DOES THIS PART NEED A PPAP?
Does this part need a PPAP (Production Part Approval Process for those who stumbled upon this article by accident)? For many quality professionals this is one of the first questions asked of customers when a part changes or a new part is in the works. The answer to this question can most often be found in the customer’s Supplier Quality Manual or some other similar document that lays out the approval requirements, typically aligned with the current AIAG (Automotive Industry Action Group) standards, which means yes, the customer wants a PPAP.
For fasteners, however, it is worth challenging the blanket statements in the customer Supplier Quality Manual for this reason; PPAP requirements are often written for parts that were designed and engineered by the customer and manufactured by a tier 1 supplier. These are make-to-print parts with characteristics designed specifically with the functionality needed to make the customer’s final product work. This makes sense. Especially if there are critical or safety critical features designed into the part. In this case a level 3 PPAP is reasonable to prove that the manufacturer can repeatedly provide conforming parts and that there are adequate and predictive controls in place during the manufacturing process to ensure conformance.
Fasteners, however, are not often designed by the customer for specific functionality. Fasteners are most often chosen by the customer’s engineer(s) based on industry standard mechanical and physical characteristics. Industry standard or Common, Off the Shelf (COTS) fasteners are often acquired through distribution channels and not by tier 1 suppliers, thus are a great opportunity to work with customers to determine the most efficient approval process options.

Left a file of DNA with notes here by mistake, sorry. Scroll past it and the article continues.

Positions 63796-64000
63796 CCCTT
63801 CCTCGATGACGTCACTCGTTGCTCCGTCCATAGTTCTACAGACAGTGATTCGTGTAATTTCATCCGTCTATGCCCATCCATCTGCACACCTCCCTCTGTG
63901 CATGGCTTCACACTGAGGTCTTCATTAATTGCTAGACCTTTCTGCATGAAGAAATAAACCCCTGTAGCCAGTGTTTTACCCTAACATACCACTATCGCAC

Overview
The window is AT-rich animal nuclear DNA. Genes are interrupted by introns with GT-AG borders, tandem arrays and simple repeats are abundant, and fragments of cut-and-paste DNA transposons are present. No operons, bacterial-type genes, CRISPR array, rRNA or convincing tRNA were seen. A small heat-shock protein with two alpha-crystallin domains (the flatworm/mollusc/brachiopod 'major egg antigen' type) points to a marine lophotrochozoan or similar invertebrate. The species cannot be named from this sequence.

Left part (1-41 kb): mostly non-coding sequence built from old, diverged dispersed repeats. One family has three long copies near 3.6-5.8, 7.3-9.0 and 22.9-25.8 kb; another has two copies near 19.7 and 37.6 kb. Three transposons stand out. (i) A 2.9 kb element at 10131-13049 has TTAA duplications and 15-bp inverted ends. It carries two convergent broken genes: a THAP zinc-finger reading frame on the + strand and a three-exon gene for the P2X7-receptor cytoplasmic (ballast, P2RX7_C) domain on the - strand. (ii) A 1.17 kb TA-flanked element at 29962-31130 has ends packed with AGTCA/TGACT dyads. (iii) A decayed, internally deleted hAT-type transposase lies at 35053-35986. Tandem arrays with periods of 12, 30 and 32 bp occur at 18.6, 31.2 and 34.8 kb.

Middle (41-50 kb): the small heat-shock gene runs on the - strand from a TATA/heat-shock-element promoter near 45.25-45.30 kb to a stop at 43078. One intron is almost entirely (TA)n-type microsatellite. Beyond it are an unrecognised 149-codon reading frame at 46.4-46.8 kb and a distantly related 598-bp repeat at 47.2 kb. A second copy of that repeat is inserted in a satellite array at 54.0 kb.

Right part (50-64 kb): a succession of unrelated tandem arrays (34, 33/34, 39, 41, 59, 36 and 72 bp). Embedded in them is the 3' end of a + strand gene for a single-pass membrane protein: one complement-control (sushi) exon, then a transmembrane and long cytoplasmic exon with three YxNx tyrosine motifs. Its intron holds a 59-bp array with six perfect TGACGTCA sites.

Now, just to be clear, sometimes customers design special features into fasteners. These make-to-print fasteners should get a PPAP. COTS (Common, Off the Shelf) fasteners, however, are manufactured to industry standards such as IFI, ASTM, ASME, ISO, DIN, or others that specify the features, performance, and testing requirements for standard fasteners. If a fastener is documented to be made to one or more of these standards, one can have a high level of confidence the fastener will perform as needed.
Why does it matter? Why should approval requirements for fasteners be negotiated between customer and supplier? One reason, eliminate WASTE. In this case, eliminate one of the seven deadly wastes as defined by 5S principles – Over Processing. This is when a downstream process produces more output than the upstream process needs. In the case of PPAPs, suppliers may be required to produce more analysis and paperwork than the customer needs to confidently approve the fastener for use. This is true particularly in the case of COTS fasteners. Reducing the approval requirements to exactly what is needed will eliminate processing resources and time by both the supplier and customer. Not to mention saving cash. Some manufacturers charge upwards of $300 or more for each PPAP package. This adds up fast if the program has multiple fasteners in the scope.
What is the alternative? A streamlined solution for approval documentation for COTS fasteners is a First Article Inspection Report (FAIR) which includes an Initial Sample Inspection Report (ISIR), material and process certificates (plating, heat treating, patching, etc.) and mechanical characteristics certifications as needed. A FAIR package provides the customer with the evidence needed to ensure the fastener at hand meets the performance requirements they are looking for. FAIR documentation is readily available and easily obtainable from fastener distributors, especially if requested upfront with the initial purchase order or sample request. A FAIR package along with the requisite number of samples may be all the customer needs to qualify and approve the COTS fastener.
Is a PPAP necessary? The answer is yes if the customer requests one. However, it is worth having a conversation to determine if a FAIR package will provide the necessary documentation and evidence needed to approve the COTS fastener, thus eliminating waste, and potentially saving real money. Ultimately the approval documentation requirements will come down to the agreement made between the customer and supplier, but it is worth discussing. What do you have to lose?
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